The CFIA also negotiates and enters into arrangements for the implementation of technical requirements for the international movement of commodities, negotiating export certificates and seeking recognition of Canada's system to facilitate access to foreign markets.

5.2 Canadian Food Inspection Agency Act

The Canadian Food Inspection Agency Act (CFIA Act) provides the foundation for the creation of the CFIA, and describes the responsibilities, organization, resources, powers, and reporting framework of the Agency. The CFIA Act recognizes the responsibility of the Minister of Health for establishing policies and standards relating to the safety and nutritional quality of food sold in Canada and the responsibility for the overall direction of the CFIA was given to the Minister of Agriculture and Agri-food. However, under an Order in Council approved in October 2013, the overall direction of the CFIA was transferred to the Minister of Health. This transfer means that the powers included in the CFIA Act, such as the power to set fees or order a recall, now reside with the Minister of Health.

The CFIA is responsible for enforcing the Food and Drugs Act (FDA) as it relates to public health, safety or nutrition as well as the administration and enforcement of all other provisions of the FDA (as it relates to food).

5.3 Food and Drugs Act and Food and Drug Regulations

The Food and Drugs Act (FDA) applies to all foodsFootnote 4 sold in Canada, including both imported and domestically manufactured products at all levels of trade (interprovincial and intra-provincial). The FDA and its regulations, the Food and Drug Regulations, establish health and safety requirements for the sale of food in Canada, compositional standards for food and prohibitions relating to misleading or deceptive labelling, packaging, treating, processing, selling and advertising regarding food.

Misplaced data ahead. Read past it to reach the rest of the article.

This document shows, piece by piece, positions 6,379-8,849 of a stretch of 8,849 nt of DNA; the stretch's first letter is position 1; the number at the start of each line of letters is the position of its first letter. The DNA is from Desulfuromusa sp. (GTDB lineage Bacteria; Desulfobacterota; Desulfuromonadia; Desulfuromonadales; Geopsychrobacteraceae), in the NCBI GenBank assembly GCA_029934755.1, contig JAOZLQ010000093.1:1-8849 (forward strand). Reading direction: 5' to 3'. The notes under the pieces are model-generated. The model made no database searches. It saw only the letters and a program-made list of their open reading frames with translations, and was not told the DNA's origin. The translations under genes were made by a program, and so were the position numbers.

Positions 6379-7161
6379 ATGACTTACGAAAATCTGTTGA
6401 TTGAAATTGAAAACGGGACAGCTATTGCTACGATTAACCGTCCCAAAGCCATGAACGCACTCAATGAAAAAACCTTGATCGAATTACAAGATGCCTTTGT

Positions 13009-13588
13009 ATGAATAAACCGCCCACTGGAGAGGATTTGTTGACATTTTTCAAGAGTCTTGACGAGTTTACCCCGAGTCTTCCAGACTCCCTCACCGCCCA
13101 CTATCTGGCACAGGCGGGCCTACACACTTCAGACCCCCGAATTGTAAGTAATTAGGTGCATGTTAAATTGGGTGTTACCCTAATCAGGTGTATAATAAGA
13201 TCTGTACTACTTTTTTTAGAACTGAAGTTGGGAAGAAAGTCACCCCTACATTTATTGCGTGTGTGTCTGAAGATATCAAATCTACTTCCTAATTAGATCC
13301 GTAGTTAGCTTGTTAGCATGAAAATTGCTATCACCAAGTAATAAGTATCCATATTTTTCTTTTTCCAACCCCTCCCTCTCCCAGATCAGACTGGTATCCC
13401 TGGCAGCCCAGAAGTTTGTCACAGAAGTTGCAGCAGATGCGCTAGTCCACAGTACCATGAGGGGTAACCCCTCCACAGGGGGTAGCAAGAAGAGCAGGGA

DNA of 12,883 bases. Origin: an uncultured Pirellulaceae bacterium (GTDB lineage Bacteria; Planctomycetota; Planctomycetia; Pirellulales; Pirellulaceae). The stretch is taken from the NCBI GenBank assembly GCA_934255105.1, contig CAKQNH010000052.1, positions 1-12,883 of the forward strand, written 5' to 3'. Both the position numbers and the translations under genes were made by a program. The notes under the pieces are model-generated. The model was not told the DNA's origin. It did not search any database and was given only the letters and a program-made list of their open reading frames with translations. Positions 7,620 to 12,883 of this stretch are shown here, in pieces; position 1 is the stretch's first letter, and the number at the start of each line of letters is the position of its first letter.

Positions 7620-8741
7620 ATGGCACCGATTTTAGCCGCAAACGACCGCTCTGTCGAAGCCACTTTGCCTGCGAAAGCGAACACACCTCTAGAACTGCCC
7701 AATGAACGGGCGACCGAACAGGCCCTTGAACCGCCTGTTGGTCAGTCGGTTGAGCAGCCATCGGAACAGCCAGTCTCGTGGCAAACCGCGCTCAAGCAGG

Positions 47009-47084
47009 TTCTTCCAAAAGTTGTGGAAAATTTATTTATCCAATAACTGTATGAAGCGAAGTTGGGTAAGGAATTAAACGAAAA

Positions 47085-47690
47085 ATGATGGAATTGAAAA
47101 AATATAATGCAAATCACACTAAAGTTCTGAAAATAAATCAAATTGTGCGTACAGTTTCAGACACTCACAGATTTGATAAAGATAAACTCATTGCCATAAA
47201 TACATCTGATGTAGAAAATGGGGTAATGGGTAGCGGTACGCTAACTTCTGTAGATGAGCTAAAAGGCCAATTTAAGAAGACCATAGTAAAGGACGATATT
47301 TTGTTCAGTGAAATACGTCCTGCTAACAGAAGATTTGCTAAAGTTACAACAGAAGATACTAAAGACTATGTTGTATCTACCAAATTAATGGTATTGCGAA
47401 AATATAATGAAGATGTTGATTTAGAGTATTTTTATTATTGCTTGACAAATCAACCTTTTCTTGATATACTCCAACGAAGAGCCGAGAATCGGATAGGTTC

5.4 Safe Food for Canadians Act and RegulationsFootnote 5

The Safe Food for Canadians Act (SFCA) applies to food commoditiesFootnote 6 and provides for:

The SFCA also establishes prohibitions against:

5.5 User Fees/Cost Recovery

The CFIA's Cost Recovery Policy and Framework, states that it is CFIA policy to charge a user fee for services that provide the service recipient with direct benefits beyond those received by the general public.

The objectives of the cost recovery policy are:

The framework will promote a consistent and robust approach to determining individual fees for services across Agency programs.

6.0 Food Program Elements

The food program first establishes legal requirements that regulated parties must respect and which are designed to control food risks. The program then designs the approaches to ensuring that food safety risks are managed by deploying inspection, sampling, surveillance, and other resources. Figure 1 below outlines the various elements of the Food Program.

Figure 1: Elements of the Food Program
Figure 1 - Elements of the Food Program. Description follows.
Description of the Elements of the Food Program

The image above illustrates the various elements of the Food Program in the CFIA. The image is composed of three rows of rectangular boxes with each row containing three boxes (for a total of nine boxes). There is a separation between the first row and the second row.

The first row of boxes are the Food Program Elements and are entitled (from left to right) Obligations of Regulated Parties, Risk-based approach to oversight, Risk Management Options.

The second and third rows of boxes are the Foundational Elements. The second row of boxes are entitled (from left to right) Risk Intelligence, Communication and Engagement, Policy Suite while the third row of boxes are entitled (from left to right) Learning and Training, IMIT, System Performance.

The words 'Legal Authorities' are centered between the first and second rows of boxes with horizontal arrows leading to the outer edges of the image on both sides.

6.1 Obligations of Regulated Parties

Using the authorities outlined in section 5.0 above, the regulatory requirements that apply to the food industry are composed of four key elements related to:

6.1.1 Licensing